US Government’s Stance on Gambling Is All About Taxes

Posted By: Date: 01/14/2011 at 12:00 am Leave a comment

The Unlawful Internet Gambling Enforcement Act (UIGEA) was passed in 2006, and finally received its regulatory guidelines in the summer of 2010. The US government continues to maintain that online gambling is illegal within its borders. So why is it that Americans are being asked to pay taxes on their winnings from internet gambling?

Sure, gambling winnings have always been a taxable resource for Americans, but why should the government wish to tax an illegal source of income? It doesn’t seem to make sense that they would avoid arresting those who gamble over the internet if they are certain that the individual has received income in such a manner, but choose only to demand their portion of those profits instead.

One online poker player, who wishes to remain anonymous, said “It bugs me every year when I fill out my tax forms that I will be giving the government a good chunk of my winnings. They tell me I should not be playing poker online, but they have no problem taking my hard earned money. It’s a joke.”

The hypocritical stance of US legislators may be starting to catch up to them. A number of state representatives, like Barney Frank of Massachusetts, have spent many hours of their political office trying to unravel what the US government so tactlessly threw into effect back in 2006 (the UIGEA) so that the online gambling industry could become a legitimate source of tax revenue for the country. Now that the criminalization has become more of a stately issue, it seems that fans of online gambling may finally get their way.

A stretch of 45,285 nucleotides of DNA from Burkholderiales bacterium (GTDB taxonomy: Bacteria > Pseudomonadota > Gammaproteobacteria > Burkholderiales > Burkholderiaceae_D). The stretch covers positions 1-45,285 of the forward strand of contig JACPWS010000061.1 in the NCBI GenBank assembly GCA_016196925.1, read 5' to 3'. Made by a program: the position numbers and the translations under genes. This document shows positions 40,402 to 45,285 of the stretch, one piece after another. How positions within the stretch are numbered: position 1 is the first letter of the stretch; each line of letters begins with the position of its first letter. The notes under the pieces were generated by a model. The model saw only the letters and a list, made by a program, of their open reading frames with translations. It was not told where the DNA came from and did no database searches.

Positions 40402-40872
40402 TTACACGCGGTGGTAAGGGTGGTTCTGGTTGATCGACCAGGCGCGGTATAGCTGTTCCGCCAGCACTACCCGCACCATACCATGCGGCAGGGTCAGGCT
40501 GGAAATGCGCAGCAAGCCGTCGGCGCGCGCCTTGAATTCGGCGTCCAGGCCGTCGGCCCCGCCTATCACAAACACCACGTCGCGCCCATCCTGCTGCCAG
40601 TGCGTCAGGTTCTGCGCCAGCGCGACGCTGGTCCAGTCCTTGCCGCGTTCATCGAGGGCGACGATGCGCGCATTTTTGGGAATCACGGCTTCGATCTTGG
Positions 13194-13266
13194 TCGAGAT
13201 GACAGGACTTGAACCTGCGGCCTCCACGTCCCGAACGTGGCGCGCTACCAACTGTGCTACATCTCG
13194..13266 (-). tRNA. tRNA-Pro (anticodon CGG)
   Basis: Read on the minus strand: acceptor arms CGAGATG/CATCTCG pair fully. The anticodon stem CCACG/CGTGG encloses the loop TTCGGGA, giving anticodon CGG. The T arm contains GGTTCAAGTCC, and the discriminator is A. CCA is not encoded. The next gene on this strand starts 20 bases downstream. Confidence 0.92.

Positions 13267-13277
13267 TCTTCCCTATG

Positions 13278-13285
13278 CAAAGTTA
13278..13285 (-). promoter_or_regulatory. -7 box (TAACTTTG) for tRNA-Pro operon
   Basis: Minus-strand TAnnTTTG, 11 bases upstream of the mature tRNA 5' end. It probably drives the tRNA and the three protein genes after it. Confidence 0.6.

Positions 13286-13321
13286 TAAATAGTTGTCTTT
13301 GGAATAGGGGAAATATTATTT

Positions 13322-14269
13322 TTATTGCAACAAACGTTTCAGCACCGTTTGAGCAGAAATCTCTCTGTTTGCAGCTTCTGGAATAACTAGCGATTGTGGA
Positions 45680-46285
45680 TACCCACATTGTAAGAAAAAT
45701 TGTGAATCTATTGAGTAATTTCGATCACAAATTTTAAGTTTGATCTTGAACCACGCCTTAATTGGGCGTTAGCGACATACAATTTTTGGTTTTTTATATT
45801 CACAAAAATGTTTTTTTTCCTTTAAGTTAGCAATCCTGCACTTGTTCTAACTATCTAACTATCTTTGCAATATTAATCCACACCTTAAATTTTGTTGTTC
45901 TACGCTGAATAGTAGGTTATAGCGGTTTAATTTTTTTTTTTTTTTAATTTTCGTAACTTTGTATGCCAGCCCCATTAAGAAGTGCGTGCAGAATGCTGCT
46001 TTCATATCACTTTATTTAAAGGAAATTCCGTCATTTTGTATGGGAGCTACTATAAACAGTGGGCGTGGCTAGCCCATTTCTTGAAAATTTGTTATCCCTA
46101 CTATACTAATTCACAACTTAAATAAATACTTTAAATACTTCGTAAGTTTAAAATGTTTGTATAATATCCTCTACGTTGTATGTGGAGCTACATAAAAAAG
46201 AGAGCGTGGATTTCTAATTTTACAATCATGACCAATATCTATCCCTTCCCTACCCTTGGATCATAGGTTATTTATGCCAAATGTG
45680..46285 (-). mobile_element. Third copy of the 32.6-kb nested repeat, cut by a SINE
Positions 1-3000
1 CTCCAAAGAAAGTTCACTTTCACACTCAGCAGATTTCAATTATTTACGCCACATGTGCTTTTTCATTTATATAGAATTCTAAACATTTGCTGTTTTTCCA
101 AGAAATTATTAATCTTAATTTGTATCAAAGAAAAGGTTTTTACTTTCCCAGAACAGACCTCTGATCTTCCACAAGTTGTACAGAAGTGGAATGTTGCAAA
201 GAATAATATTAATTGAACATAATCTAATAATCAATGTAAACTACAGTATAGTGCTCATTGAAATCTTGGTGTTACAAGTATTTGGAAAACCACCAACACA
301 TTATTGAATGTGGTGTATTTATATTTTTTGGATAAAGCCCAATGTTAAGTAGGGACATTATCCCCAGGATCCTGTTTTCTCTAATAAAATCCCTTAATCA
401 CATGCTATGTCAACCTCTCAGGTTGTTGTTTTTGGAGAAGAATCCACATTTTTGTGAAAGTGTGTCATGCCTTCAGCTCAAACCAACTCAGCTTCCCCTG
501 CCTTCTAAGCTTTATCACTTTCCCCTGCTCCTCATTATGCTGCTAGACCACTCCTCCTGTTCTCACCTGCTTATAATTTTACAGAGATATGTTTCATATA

New Jersey just passed a bill last week to legalize online casino gambling, and is merely waiting for Governor Chris Christie to put his autograph on the legislation before it goes into effect. Other states, including California, Florida and Iowa, are expected to follow suit in the near future.

If Americans are expected to pay taxes on their online poker, casino, bingo and sports betting accounts, it only makes sense that they should not be unprotected by government licensing and regulations. The United States stands to earn billions in tax revenue, not just from players, but especially from the licensing fees, should the nation decide to decriminalize the activity of gambling online.

At the moment, online gamblers do not face penalty for placing wagers over the internet from the US government. Only the financial institutions that transfer monies to/from online gambling sites from Americans are subject to penalty. Online gambling laws placed against participants are maintained on a state level, and considering that the house will be Republican-led for at least the next two years, it may be up to each individual state to determine the fate of its citizens in terms of legal or illegal online gambling in the US.

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